As in the wife of a New York managing partner in a hedge fund wanting to accompany him on his Dallas business trip so she can shop at the Village. Highland Park Village indeed has a mission to become “a one-of-a-kind place that caters to the needs of a local village while becoming an international shopping destination,” says Stephen Summers, co-owner and leasing director. “It’s a balance and I think after four years, we’re getting there.” The Village’s owners — Summers, his wife Elisa, Heather and Ray Washburne — aren’t finished with their vision. Yes, someday there may be a small boutique hotel; it won’t have traffic-generating event space, but it should have a spa. The basic necessities, though, of grocery shopping, a cup of coffee, shoe repairs, clothing alterations, a movie, a haircut and an affordable place to have dinner with the family will always be present at Highland Park Village, Summers says.
How the town is served has evolved throughout the Village’s eight decades. No one would expect it to house a big-box sporting-goods chain today, but it had an Oshman’s when Summers was growing up nearby. Area residents still call to say they miss the Banana Republic store that closed in 2010, but others are also clamoring for a hotel where visiting family can stay, or where the wedding party can bunk after the big event across Preston Road at the Dallas Country Club. “I return every call and explain our thought processes,” Summers says. “We understand we’re stewards and that the whole town of Highland Park considers this their asset. If there are 10 Banana Republics already in Dallas, people don’t have to come here for that.”
The center’s Banana Republic had sales of $2.6 million in its last year, but generated a sales-per-square-foot figure below the chain’s average. That same space, which now houses Christian Louboutin, Saint Laurent and Diane von Furstenberg, generates annual sales of $15 million. “Those sales numbers,” Summers says, “show us what people would rather have in that space.” A store or a service — for example, a dry cleaner, such as Bibbentuckers, which recently departed — that has multiple locations within convenient reach won’t make the cut. When Centennial closed its Village liquor store, Molto Formaggio added spirits to its wine and cheese shop so the locals can still get a bottle of vodka. “We only have 250,000 square feet,” Summers says. “We’re not NorthPark Center. It’s not that we want über-luxury of everything, but for every contemporary brand, there’s a best in class. We are asking $165 per square foot for our retail space. That being said, we obviously don’t charge our local tenants and services that, as we want everyone in our center to be profitable and healthy. It’s just a cost of maintaining the balance we are looking for, but in the long run that balance makes our center more special. Obviously the Deno’s and the barbershop can’t pay that, so we don’t ask them to.”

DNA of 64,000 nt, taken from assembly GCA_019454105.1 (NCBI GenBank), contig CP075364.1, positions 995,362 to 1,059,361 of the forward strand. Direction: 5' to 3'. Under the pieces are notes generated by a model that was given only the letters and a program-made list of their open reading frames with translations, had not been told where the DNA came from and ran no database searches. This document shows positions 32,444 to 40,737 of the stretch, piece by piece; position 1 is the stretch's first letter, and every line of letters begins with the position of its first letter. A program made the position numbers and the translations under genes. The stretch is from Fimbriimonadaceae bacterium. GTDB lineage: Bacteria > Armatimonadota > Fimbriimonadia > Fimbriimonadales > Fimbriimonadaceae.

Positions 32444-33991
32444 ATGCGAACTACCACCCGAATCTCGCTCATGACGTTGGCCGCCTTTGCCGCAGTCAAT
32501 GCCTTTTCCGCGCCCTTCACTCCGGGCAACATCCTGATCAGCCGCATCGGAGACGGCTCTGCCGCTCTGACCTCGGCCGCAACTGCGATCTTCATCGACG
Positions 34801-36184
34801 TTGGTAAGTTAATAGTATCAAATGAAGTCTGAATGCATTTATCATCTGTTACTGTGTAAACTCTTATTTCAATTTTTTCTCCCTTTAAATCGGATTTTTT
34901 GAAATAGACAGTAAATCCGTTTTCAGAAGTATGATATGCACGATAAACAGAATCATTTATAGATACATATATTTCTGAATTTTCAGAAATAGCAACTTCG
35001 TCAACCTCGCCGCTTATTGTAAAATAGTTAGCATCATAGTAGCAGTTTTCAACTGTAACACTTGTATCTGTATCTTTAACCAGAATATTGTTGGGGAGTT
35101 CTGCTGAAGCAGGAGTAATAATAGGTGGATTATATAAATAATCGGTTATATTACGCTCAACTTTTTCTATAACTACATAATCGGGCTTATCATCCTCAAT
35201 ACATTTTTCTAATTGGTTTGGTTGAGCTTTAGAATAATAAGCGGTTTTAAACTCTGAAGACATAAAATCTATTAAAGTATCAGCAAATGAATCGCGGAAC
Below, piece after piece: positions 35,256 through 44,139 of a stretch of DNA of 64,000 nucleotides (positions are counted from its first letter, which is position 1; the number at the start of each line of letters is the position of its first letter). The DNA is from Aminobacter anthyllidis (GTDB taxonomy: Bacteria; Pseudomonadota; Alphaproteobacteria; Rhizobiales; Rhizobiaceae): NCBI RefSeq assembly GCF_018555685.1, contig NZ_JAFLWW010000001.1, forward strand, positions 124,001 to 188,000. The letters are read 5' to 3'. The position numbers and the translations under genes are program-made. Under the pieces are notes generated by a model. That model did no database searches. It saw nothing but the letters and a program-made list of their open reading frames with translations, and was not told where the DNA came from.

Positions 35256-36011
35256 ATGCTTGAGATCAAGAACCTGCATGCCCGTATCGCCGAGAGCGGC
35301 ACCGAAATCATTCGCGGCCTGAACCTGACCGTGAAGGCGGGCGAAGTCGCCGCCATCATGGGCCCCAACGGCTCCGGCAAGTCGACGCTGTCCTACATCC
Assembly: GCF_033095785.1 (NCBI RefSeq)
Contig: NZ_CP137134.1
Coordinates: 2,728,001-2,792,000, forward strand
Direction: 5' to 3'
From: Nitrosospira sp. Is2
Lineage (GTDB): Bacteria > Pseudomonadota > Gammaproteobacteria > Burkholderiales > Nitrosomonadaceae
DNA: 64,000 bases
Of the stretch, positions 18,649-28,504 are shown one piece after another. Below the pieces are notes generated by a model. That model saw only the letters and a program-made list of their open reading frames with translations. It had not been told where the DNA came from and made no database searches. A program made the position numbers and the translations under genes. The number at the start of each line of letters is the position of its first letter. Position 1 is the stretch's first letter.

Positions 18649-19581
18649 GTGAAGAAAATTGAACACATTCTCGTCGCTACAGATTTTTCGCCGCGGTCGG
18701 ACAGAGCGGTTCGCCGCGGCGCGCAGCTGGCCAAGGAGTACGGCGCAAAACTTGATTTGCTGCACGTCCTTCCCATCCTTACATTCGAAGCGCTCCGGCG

As leases come up and new tenants are ready to move in, Summers is juggling existing tenants and carving up spaces. What’s missing from his mix? Makeup and lingerie. He’s working on those. Summers won’t say how much has been spent on upgrades since the power couples purchased the center in 2009 (“I’ll tell you we spent $5 million alone to upgrade the theater that we continue to subsidize”) but the improvements include a clock tower, an elevator in the center building and trees added to the parking lot.
Of course, the luxury mantra was inherited when the families acquired Highland Park Village for $170 million, or $680 per square foot, which was probably the most ever paid for a Dallas retail property. Chanel, Harry Winston and Hermès were already there and had been for years, giving the new owners a huge running start for their vision. According to Summers, the first thing Tom Ford asked was where an Hermès was in Dallas. He then said, “That’s where I want to be.”—Maria Halkias